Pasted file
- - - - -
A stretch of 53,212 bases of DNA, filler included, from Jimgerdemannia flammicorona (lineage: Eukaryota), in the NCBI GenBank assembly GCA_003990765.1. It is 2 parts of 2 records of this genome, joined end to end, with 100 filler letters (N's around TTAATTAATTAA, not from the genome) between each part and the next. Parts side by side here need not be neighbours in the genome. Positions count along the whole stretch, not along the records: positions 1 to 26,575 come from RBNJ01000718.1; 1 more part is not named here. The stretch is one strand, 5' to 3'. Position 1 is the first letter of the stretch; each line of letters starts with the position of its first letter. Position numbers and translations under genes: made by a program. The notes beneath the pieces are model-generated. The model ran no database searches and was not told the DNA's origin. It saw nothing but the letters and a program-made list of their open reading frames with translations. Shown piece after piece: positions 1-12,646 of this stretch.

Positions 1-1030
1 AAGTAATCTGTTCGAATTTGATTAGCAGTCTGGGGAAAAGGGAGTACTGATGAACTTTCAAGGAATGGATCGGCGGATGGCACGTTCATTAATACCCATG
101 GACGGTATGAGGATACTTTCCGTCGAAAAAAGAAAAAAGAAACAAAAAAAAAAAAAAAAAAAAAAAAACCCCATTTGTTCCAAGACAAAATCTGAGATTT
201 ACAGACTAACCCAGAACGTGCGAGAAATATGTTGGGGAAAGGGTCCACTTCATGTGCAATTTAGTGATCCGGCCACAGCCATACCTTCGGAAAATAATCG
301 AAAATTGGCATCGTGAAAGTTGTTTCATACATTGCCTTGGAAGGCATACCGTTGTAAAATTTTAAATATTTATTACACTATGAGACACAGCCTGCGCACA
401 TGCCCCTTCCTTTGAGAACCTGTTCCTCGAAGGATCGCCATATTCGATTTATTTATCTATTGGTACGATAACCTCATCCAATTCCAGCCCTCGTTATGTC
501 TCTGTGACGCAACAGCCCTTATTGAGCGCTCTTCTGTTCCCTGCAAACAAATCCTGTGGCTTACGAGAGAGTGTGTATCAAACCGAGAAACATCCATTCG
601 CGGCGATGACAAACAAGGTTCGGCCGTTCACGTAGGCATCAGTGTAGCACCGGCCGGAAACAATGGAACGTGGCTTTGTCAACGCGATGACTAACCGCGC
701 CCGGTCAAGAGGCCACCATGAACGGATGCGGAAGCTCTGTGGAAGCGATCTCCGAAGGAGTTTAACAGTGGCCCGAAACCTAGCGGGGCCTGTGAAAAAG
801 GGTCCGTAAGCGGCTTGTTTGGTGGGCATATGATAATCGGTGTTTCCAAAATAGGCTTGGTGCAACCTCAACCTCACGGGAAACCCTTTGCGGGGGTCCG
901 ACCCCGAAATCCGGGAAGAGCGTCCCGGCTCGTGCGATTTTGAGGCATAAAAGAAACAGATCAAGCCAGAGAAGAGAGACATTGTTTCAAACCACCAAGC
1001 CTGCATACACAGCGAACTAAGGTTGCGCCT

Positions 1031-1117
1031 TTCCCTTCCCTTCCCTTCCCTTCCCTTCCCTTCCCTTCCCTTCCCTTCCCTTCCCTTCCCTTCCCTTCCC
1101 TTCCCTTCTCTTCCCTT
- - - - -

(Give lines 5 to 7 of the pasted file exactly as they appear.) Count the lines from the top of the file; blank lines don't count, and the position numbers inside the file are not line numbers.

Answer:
201 ACAGACTAACCCAGAACGTGCGAGAAATATGTTGGGGAAAGGGTCCACTTCATGTGCAATTTAGTGATCCGGCCACAGCCATACCTTCGGAAAATAATCG
301 AAAATTGGCATCGTGAAAGTTGTTTCATACATTGCCTTGGAAGGCATACCGTTGTAAAATTTTAAATATTTATTACACTATGAGACACAGCCTGCGCACA
401 TGCCCCTTCCTTTGAGAACCTGTTCCTCGAAGGATCGCCATATTCGATTTATTTATCTATTGGTACGATAACCTCATCCAATTCCAGCCCTCGTTATGTC